Who Leads? Mentor or Mentee?

Female designer tries to get her freelance producion associate to understand exactly how she would like her ideas to be produced and executed.

Okay, you can do this. You have a 50% shot of getting it right. The answer is…

You’re probably wrong. Sorry! Of course you would think that the person in a higher level position, sometimes an older individual, the leader in the office even, would lead the mentorship process. But this is one of those counter-intuitive situations. Because the mentee usually has more to gain. Put the mentorship process in the hands of the mentee and you can bet they’ll follow through.

If you’re the administrator for a mentorship program, it’s important to manage participants’ expectations with clarity. Tell mentees at the beginning that they should lead in the following ways:

  • Set meeting agendas
  • Outline goals for benchmarks
  • Prepare for meetings and be on time
  • Update mentorship administration with progress
  • Ask for feedback
  • Acknowledge mentor’s time and support
  • Set aside time to ask for mentor’s insight and direction for the relationship

 
Don’t forget to inform the mentors that they should be expecting the mentee to take the lead. Not only does this process ensure more complete follow-through, but it builds leadership and confidence in the mentee. Mentees might feel nervous about approaching their mentors with plans, deadlines, or schedules. Remind them that not only is their mentor expecting them to take the lead, but will feel more comfortable knowing what’s expected in advance. This approach also gives the mentee an opportunity to shine in front of a higher level employee.

Set your mentees up for success. They’ll need suggestions and a framework to follow in terms of scheduling meetings, establishing expectations, achieving goals, and tracking progress. Remind them to communicate honestly but also to maintain confidentiality. Give them the chance to ask you questions and make sure they understand the terms of the program before they contact their mentors.

Does it sound like the administration is really taking the lead in this process? Isn’t that always the case?! You’re a clever one. If you need help streamlining your company’s mentorship program, check out eMentorConnect.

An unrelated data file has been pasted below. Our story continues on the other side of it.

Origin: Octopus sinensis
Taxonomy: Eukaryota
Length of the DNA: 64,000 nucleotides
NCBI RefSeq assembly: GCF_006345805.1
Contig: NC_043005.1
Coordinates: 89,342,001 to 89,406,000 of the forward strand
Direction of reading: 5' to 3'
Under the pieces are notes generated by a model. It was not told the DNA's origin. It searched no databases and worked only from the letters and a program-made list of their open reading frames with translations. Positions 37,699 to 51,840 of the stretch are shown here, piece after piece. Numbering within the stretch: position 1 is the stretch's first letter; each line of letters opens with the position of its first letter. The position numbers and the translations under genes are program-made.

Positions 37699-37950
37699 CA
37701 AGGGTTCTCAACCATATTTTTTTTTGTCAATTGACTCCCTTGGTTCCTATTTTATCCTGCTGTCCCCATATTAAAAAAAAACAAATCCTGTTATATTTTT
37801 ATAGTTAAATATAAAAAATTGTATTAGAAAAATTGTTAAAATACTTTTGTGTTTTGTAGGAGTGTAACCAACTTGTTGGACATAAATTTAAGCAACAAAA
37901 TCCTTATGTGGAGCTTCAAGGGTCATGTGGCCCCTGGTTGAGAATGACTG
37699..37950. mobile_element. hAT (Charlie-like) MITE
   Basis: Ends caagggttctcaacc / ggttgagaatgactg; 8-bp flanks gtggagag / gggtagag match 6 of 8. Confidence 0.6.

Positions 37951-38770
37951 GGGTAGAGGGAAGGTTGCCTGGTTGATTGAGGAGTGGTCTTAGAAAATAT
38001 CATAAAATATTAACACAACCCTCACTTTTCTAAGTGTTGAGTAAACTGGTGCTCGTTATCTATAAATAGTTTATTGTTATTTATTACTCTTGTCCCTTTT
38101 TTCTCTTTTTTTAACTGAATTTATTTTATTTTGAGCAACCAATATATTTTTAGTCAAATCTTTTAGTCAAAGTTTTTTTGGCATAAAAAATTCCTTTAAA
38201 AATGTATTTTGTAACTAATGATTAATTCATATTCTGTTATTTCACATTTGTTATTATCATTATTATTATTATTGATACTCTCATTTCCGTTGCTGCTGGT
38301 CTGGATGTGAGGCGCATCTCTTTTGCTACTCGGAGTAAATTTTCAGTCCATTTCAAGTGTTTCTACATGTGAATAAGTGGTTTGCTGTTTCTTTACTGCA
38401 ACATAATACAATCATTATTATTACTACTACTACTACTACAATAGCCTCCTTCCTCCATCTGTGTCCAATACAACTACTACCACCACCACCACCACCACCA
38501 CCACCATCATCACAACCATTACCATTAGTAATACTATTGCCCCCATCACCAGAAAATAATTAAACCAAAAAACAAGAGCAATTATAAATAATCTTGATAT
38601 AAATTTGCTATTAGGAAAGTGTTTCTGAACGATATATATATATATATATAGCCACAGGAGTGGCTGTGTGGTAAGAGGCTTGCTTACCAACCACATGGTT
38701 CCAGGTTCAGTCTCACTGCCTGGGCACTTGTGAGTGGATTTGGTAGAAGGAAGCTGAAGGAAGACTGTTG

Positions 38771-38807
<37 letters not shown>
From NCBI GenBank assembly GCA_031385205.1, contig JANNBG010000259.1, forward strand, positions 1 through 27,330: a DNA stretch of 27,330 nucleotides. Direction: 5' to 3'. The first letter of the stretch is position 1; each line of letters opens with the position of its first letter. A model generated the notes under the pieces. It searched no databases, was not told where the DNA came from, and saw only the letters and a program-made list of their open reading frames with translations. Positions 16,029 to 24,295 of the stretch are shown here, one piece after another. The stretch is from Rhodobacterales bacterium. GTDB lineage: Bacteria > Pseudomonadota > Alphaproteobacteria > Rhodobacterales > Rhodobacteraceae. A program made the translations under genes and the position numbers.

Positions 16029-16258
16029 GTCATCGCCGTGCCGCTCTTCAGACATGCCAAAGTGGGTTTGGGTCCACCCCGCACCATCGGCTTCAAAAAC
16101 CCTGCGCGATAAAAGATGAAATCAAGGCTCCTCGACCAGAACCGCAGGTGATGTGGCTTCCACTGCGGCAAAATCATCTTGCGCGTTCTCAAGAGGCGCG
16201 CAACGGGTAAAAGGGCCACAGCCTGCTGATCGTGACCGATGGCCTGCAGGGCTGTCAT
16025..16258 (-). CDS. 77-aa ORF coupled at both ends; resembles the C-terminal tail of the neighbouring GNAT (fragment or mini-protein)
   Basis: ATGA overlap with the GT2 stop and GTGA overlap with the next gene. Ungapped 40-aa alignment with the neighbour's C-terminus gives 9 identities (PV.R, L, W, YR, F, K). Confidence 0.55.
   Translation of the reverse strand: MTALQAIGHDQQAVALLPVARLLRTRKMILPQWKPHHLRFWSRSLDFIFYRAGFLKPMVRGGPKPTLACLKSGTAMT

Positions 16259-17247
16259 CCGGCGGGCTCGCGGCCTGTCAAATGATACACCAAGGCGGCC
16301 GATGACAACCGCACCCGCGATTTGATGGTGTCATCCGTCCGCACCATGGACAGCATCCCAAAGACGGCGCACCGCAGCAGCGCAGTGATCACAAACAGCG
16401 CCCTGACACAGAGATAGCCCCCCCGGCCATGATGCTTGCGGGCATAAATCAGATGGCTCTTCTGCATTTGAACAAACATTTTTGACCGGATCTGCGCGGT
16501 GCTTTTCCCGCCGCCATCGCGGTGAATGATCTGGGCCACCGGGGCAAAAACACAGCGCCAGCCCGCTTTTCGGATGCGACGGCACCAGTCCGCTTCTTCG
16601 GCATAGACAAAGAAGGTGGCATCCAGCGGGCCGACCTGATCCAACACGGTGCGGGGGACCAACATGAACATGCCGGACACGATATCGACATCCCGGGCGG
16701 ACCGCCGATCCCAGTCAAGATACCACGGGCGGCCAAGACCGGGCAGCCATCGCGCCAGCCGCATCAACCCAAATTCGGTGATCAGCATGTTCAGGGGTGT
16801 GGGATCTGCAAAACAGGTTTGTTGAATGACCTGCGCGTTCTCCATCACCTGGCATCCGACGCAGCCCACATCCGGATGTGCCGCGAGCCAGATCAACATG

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Kate Mason
kate.mason@ementorconnect.com

Kate Mason is a writer, historian, and stand-up comic living in New Orleans, LA. She is the Programming Coordinator for the New Orleans Film Society and an avid enthusiast of pop culture. She approaches mentoring challenges with a witty, creative mind.

2 Comments
  • Rey Carr
    Posted at 23:14h, 13 June Reply

    I like the idea of empowering the mentee. (Incidentally, we’ve stopped using the term “mentee” or “protege.” We now use the term “partner” or “learning partner.”.) I also think it’s OK if the mentor takes the lead at the beginning of the mentoring relationships with the aim of gradually turning over the responsibilities to the partner. As the relationship evolves the partner ought to be taking on more and more of the administration. If this isn’t happening or the mentor senses resistance or reluctance on the part of the partner, then this can be a topic for discussion and clarification.

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    […] Mentees Choosing Mentors— Beth N. Carvin, CEO of Nobscot Corp. says that remote mentees can go one of two routes when choosing a mentor– either choose a mentor who works or has worked remotely themselves so that they can offer their advice or choose a mentor who is in the office full-time, so that the mentee feels more connected to the hive. […]

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